And that’s 12 weeks. The first of those people are only now coming on to have their second dose. And they’re coming through in, as I say, very large numbers. What we’ve seen is 93,000 AstraZeneca second doses alone in the last two days.
And so, if you haven’t had your second dose and you are due to have it, please come forward. It can save your life. It can protect the spread of the virus. It can help the country open up. It’s a way of doing something for each of us, our families, and our country.
As Federal Health Minister, do you feel like right at this point of time, July 1, middle of the year, that we’d be further down the track as far as having jabs in arms?
Well, it’s a yearlong program, and what we’re seeing is the acceleration. And yes, there’ve been challenges, the change in ATAGI advice to the recommendations for AZ to be the over 50s and then the over 60s.
You mentioned international supply, but we’ve got lots of domestic supply, exactly as you say. And for everybody over 60, we’d really encourage you to come forward as soon as possible. 61 per cent of the over 60s so far, almost 70 per cent of the over 70s, but we want to encourage more to come forward.
These vaccines are fundamental. I’ve had it myself. I’ve had both doses with AstraZeneca. I was with three of the leaders yesterday at the Murdoch Children’s Research Institute who had the AstraZeneca vaccine, including Professor Kathryn North and Professor Melissa Little, and they were saying, look, it’s just an immensely important part of our national protection.
And over the course of the year, we want to make sure that every Australian, not only has the opportunity to be vaccinated, but it is the course of the year. So we need to keep that in perspective and that they, as many as possible, come forward because every vaccination helps the individual, but it also helps the nation.
Our listeners are begging for these lockdowns to end. I mean, the 12 million, basically half the population. I mean, can you tell them that if they get more vaccines in arms that these lockdowns and border closures will end?
Well, this is something that the Prime Minister and myself are absolutely pushing for. The PM, as you may have heard in the past, has said, and then I’ve said it myself, that we really want to encourage some of the states to consider that for those people who are vaccinated, perhaps if you get to a certain percentage, then the vaccinated would not be subject to.
And if you’re in that situation, then it will help everybody. It will make the spread less likely. And it will make the consequences where, even if somebody’s vaccinated and they contract the disease, as has been the case, for example, with three aged care residents in Melbourne, you know, they’re a few weeks in, 79, 89 and 99-year-old.
We’re very hopeful that in the near future all of them will return home from hospital. And that outcome, unvaccinated, could have been dramatically different than tragic consequences.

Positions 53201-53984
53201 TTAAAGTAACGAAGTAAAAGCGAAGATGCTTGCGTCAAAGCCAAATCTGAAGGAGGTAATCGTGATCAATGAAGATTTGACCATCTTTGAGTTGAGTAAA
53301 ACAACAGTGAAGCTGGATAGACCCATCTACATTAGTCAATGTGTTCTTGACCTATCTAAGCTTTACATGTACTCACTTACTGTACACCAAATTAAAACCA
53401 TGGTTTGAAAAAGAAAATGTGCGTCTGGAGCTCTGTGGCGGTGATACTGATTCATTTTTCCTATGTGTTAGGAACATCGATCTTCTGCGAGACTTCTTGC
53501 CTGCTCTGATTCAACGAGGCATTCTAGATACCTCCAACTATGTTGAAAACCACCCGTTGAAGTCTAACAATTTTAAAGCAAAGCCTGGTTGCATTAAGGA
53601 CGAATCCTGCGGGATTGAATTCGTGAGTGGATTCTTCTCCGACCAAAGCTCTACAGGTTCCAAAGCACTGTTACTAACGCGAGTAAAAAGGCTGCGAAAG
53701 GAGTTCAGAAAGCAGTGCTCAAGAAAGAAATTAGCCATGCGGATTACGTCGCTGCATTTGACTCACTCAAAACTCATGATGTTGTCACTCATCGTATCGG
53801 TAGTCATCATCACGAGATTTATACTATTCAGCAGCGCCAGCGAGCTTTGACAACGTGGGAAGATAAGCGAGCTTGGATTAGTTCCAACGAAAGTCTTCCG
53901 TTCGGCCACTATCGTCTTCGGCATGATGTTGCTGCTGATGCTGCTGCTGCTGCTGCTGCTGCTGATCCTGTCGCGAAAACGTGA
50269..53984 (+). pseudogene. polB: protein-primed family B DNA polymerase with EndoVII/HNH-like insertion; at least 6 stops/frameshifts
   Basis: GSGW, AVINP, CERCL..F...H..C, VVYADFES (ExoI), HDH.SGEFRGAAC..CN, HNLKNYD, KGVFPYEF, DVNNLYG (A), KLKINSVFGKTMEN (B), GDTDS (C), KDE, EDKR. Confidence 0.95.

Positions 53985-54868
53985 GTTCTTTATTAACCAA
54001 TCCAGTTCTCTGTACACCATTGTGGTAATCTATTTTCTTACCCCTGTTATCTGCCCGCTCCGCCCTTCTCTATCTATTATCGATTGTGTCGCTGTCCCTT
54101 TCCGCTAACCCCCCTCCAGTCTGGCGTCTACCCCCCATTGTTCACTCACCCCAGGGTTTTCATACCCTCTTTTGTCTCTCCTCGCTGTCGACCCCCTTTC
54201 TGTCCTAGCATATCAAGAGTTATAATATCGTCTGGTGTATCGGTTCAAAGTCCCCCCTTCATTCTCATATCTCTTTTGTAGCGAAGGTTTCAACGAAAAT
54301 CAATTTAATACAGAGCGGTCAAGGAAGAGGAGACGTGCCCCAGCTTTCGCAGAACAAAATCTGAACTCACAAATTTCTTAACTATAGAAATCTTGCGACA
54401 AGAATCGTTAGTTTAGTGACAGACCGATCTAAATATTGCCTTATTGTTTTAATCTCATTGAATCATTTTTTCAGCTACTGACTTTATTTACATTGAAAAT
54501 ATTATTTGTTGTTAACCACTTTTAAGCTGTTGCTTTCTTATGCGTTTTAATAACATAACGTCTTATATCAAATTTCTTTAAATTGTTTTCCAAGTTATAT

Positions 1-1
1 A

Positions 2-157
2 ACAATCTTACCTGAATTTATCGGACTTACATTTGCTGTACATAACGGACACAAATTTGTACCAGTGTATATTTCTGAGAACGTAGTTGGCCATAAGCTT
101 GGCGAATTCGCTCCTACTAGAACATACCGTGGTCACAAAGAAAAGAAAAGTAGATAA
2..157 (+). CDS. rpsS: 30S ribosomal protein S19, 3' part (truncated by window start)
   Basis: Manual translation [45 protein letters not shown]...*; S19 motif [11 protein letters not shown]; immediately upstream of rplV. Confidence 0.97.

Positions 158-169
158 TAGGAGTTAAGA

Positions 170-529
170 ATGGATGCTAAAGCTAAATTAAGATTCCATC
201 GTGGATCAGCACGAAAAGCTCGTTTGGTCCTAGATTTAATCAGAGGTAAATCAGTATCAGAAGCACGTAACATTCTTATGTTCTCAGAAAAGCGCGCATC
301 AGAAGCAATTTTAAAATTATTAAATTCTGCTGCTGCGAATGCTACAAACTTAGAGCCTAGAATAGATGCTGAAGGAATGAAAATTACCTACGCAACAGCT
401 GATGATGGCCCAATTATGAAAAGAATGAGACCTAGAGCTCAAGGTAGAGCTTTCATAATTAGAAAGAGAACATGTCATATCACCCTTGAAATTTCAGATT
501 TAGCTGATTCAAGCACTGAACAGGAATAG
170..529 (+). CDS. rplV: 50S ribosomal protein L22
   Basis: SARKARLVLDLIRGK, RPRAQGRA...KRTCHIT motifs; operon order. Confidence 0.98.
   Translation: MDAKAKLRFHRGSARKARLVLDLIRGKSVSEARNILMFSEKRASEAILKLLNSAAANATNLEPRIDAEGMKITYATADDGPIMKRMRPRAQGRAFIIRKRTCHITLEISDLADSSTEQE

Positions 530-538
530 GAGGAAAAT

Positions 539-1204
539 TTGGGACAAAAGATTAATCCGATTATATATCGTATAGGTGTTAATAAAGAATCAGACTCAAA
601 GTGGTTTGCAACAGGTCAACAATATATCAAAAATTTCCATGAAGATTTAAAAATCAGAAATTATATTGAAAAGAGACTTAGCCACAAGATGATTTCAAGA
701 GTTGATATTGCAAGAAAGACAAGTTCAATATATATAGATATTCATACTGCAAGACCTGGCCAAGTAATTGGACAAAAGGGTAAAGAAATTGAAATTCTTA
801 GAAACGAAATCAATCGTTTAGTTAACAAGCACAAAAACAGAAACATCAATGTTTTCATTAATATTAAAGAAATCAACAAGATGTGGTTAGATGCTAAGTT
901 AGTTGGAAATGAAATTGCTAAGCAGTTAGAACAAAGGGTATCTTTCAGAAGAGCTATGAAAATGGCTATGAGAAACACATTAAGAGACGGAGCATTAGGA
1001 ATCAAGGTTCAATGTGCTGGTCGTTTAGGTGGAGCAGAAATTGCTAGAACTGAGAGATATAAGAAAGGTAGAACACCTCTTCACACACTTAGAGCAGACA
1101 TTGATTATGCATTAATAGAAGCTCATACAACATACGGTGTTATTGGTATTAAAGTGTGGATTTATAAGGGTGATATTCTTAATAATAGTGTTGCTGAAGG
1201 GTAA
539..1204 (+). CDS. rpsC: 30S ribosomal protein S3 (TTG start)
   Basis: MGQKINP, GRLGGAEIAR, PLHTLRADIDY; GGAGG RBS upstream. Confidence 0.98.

What percentage of the Australian population will be fully vaccinated by the end of this year?
Well, we want to make sure that everybody’s offered the opportunity, everybody’s given the chance of all the eligible population. So I’d like as many of them as possible to do it.
What do you think is a realistic figure, Minister?
So I’ve respectfully not predicted what would be the take-up. I will say this, that we are one of the world’s great vaccination nations. And I think the important thing is to reaffirm that. In the last couple of days, I know there’s been some, as you mentioned at the outset, some noise elsewhere.
Our job is to provide that reassurance and to provide the means to be vaccinated, but also to reaffirm that, of all the countries in the world, we have one of the highest childhood vaccination rates, one of the world’s great flu vaccination nations. And I’d like to see us ultimately have one of the higher, if not one of the highest, vaccination rates to COVID.
Now, that’s a program. You know, it’s true that you understand that where there was mass death overseas and vaccines are being produced in those countries, they were prioritised for those countries.
And, you know, one of the CEOs said to me, you know, if I’m producing in a country where there is mass death, I have to provide that support, not just because of nationalist reasons, but because if my vaccine is there, it can save lives.
But we’ve get our fair share and those numbers are increasing, with 40 million Pfizer to be delivered this year and 10 million Moderna on top of the AstraZeneca. And we’ll make sure that everybody has the opportunity to be vaccinated this year.
As always, Minister, thank you for your time this afternoon.
Good on you. That’s Federal Health Minister Greg Hunt.